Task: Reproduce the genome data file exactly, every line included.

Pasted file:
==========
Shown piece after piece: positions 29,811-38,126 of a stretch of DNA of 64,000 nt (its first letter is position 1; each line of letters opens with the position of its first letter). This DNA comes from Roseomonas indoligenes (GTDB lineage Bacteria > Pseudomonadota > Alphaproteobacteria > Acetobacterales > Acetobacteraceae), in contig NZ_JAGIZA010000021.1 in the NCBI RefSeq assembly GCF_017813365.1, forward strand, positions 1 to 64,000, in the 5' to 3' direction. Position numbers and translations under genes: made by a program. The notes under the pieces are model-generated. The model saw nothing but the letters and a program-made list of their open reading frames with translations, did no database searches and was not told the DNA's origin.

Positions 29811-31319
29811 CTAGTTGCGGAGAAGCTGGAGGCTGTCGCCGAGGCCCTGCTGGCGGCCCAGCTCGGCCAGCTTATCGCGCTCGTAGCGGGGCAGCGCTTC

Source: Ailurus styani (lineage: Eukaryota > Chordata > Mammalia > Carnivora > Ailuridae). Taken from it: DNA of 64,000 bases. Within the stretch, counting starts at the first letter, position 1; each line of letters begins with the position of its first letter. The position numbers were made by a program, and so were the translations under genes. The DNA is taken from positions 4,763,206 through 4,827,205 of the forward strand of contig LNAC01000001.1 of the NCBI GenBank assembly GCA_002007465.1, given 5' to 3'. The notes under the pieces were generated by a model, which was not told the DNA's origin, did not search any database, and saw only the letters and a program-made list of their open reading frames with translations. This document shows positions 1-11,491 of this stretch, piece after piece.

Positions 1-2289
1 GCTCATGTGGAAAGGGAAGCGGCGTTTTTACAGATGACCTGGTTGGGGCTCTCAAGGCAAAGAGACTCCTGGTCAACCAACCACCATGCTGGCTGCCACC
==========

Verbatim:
Shown piece after piece: positions 29,811-38,126 of a stretch of DNA of 64,000 nt (its first letter is position 1; each line of letters opens with the position of its first letter). This DNA comes from Roseomonas indoligenes (GTDB lineage Bacteria > Pseudomonadota > Alphaproteobacteria > Acetobacterales > Acetobacteraceae), in contig NZ_JAGIZA010000021.1 in the NCBI RefSeq assembly GCF_017813365.1, forward strand, positions 1 to 64,000, in the 5' to 3' direction. Position numbers and translations under genes: made by a program. The notes under the pieces are model-generated. The model saw nothing but the letters and a program-made list of their open reading frames with translations, did no database searches and was not told the DNA's origin.

Positions 29811-31319
29811 CTAGTTGCGGAGAAGCTGGAGGCTGTCGCCGAGGCCCTGCTGGCGGCCCAGCTCGGCCAGCTTATCGCGCTCGTAGCGGGGCAGCGCTTC

Source: Ailurus styani (lineage: Eukaryota > Chordata > Mammalia > Carnivora > Ailuridae). Taken from it: DNA of 64,000 bases. Within the stretch, counting starts at the first letter, position 1; each line of letters begins with the position of its first letter. The position numbers were made by a program, and so were the translations under genes. The DNA is taken from positions 4,763,206 through 4,827,205 of the forward strand of contig LNAC01000001.1 of the NCBI GenBank assembly GCA_002007465.1, given 5' to 3'. The notes under the pieces were generated by a model, which was not told the DNA's origin, did not search any database, and saw only the letters and a program-made list of their open reading frames with translations. This document shows positions 1-11,491 of this stretch, piece after piece.

Positions 1-2289
1 GCTCATGTGGAAAGGGAAGCGGCGTTTTTACAGATGACCTGGTTGGGGCTCTCAAGGCAAAGAGACTCCTGGTCAACCAACCACCATGCTGGCTGCCACC